Africa: Inspiring next generation of aviation professionals
May 27, 2019 will remain indelible in the minds of 1,743 secondary school students from 74 schools across Zaria, Kaduna, Katsina and Kano who participated in an excursion by the Nigerian College of Aviation Technology (NCAT Zaria).
Through a programme it tagged ‘Open day’, NCAT had thrown its gate open to the students and had dozens of instructors who took the visitors on an expedition of the school. The theme of the open day was ‘Understanding what we do here’ at NCAT .
During the excursion, the students accessed the aircraft hangar, the various simulators, the aircraft attendance department, the interactive classrooms and several other areas. They were also allowed to sit in the cook pits of aeroplanes; watch how aircraft are maintained and also experience how the aircraft are directed/controlled from the control tower via the simulator. This rare privilege and experience caused a positive disruption in the career paths of the students.
Some of the students who spoke to our correspondent said they were already considering career paths in aircraft piloting, aeronautic engineering and air traffic controlling. For Africa, and Nigeria particularly, inspiring the next generation of aviation professionals is critical. Here’s why. The International Civil Aviation Organisation (ICAO) and the International Air Transport Association (IATA) predicted a shortfall in the supply of critical personnel in aviation in the future.
By 2030, according to ICAO, over 350,000 more pilots would be required and 480,000 aircraft engineers needed to meet the annual 3.1 percent increase in passenger volume. The point to note is that, as the present crop of experienced professionals retires, coupled with the projected growth in the industry, the likelihood that these experienced hands would be in short supply becomes increasingly certain.
Also, there are many airlines that are coming up; they are ordering aircraft and they need additional personal. This is in addition to existing airlines expanding their operations. For Nigeria for instance, its national carrier on its way; it will need pilots, engineers and more. The existing domestic carriers are also expanding operations. The Maintenance, Repair and Overhaul (MRO) facility is also being established.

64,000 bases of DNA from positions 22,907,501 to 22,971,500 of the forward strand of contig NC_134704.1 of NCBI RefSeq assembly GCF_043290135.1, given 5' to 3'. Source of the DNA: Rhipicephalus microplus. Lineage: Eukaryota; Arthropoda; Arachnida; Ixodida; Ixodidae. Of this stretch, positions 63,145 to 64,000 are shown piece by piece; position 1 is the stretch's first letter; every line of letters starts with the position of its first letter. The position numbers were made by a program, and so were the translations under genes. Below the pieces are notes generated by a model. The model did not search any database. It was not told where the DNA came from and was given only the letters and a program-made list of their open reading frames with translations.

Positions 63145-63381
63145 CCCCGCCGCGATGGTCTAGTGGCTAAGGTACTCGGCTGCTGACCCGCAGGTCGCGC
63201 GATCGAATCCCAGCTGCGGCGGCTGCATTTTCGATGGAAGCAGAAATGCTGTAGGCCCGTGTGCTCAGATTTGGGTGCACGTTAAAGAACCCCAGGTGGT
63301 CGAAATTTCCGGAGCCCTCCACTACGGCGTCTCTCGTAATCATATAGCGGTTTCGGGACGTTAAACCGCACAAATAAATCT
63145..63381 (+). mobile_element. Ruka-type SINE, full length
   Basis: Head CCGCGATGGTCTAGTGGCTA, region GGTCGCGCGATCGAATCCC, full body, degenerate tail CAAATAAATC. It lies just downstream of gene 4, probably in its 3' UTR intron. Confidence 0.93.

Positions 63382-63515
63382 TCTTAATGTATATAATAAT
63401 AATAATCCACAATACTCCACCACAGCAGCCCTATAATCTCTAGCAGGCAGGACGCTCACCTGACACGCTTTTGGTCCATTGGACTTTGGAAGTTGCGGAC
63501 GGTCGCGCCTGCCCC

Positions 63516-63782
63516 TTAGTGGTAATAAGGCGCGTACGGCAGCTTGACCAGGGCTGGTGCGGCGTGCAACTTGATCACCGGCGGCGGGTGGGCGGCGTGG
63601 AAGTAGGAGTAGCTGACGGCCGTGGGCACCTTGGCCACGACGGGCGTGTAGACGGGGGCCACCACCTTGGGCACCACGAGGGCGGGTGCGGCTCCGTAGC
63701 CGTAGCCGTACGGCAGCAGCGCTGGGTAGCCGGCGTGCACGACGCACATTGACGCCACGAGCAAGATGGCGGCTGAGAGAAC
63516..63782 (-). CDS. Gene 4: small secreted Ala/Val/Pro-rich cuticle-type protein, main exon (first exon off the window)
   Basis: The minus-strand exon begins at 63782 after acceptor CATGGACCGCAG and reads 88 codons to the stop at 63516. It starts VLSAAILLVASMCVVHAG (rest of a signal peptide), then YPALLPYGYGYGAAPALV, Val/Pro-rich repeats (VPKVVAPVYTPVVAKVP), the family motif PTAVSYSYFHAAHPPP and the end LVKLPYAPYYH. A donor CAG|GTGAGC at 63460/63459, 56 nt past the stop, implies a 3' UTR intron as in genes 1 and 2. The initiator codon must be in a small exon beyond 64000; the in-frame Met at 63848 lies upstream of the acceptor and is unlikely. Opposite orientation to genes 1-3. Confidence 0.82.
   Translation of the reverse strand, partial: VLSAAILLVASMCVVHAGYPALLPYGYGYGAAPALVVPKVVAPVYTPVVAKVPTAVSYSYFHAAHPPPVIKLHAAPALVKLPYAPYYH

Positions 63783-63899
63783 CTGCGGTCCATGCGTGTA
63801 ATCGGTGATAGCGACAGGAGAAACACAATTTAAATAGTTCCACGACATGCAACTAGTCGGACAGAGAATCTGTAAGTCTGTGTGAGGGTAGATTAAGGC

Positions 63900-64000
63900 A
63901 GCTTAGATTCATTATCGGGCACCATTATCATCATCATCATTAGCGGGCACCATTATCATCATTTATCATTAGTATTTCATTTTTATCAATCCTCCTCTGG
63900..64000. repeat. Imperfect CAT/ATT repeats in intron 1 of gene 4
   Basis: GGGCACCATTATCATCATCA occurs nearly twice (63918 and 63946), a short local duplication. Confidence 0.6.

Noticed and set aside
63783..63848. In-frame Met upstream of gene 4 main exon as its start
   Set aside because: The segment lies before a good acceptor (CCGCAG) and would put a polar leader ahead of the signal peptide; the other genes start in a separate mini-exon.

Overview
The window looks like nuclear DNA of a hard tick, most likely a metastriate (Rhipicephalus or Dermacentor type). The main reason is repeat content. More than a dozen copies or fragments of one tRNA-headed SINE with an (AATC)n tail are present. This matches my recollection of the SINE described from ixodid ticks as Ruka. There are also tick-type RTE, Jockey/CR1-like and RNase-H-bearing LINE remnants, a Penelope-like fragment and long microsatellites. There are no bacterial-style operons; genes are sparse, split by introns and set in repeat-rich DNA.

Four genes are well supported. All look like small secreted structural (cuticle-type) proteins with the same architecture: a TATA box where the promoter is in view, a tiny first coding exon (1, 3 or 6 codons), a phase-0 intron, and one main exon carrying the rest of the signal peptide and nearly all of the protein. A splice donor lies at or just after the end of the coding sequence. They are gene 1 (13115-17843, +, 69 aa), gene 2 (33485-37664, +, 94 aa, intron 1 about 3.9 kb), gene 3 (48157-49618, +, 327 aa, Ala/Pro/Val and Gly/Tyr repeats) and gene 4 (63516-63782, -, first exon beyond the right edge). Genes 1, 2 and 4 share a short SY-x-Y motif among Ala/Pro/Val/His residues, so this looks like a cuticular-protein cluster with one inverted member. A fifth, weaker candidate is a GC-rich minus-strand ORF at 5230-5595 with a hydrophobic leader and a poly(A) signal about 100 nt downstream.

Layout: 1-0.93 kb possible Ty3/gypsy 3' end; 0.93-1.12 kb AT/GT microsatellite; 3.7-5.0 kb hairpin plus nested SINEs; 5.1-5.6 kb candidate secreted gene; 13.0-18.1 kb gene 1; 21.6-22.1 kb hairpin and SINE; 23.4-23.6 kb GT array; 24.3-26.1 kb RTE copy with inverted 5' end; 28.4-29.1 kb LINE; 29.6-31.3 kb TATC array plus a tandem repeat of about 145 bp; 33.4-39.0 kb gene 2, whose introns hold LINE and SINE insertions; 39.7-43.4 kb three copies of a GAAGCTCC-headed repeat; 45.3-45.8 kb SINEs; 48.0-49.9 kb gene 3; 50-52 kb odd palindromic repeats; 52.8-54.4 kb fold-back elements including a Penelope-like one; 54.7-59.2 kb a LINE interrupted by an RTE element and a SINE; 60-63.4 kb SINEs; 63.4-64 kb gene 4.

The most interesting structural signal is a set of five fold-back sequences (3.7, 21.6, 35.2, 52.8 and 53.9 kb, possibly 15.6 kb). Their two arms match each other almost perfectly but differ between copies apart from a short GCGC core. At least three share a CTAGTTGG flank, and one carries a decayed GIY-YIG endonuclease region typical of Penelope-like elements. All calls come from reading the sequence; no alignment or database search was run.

This will require a significant number of aviation engineers and other technicians. The planned aviation university when it comes to life will also need huge technical manpower in addition to the additional manpower NCAT might need as an ICAO centre of excellence with increased demand and students from West Africa and elsewhere.
In a chat with our correspondent over the idea of inspiring renewed interest in aviation courses, the Rector/Chief Executive of Nigerian College of Aviation Technology (NCAT), Zaria, Capt. Abdulsalami Mohammed, said the picture, though, frightening, but the college sees it as a blessing in disguise. The rector indicated that he was also a product of a similar exercise in the 1970s. According to him, NCAT officials had visited his school and inspired them to take careers in aviation.
“This is how I came to NCAT to qualify as a pilot,” he said. He said the catch-them-young programme is a worldwide thing based on the impending shortage of aviation professionals. To encourage more Nigerians to train as aviators, he said the “N7 million NCAT charges to train pilots is the cheapest you can train in any part of the world”.
He said if young Nigerians take advantage of that, Nigeria can be a net exporter of aviation skills in the long run. Capt. Mohammed also said the essence of the programme was to sensitize the general public on the activities of the college, saying that several students were ignorant of the opportunities that abound in the aviation sector.
He explained that the programme was opened to all students across the country, including undergraduates from higher institutions of learning. Besides, he emphasised that parents and aviation enthusiasts all over the country were also expected for the programme, stressing that apart from piloting, NCAT also trains air traffic controllers, engineers and cabin crew members among others.
He said: “We actually want the world to know about NCAT and its activities. We are the foremost aviation college in this country and indeed on the continent, unfortunately, some people, especially parents and students, are still ignorant of the several courses we offer in this institution. “To many, NCAT is all about piloting and nothing else, but we have to create awareness and let them know that we do more than piloting. There are many potential aviation professionals out there that don’t know much about our activities.
We hope to change that orientation with the open day that took place on May 27 at the college,” he said. But beyond the open day, the federal, states and even corporates can institute scholarship programmes to aid poor, talented students to also get a career in aviation. The N7 million training cost for pilots might be the cheapest in the world but it is still prohibitive and out of reach of the average Nigerian parents who might want their children and wards to pursue careers as pilots. But scholarships can make those distant dreams come true.
By Chris Agabi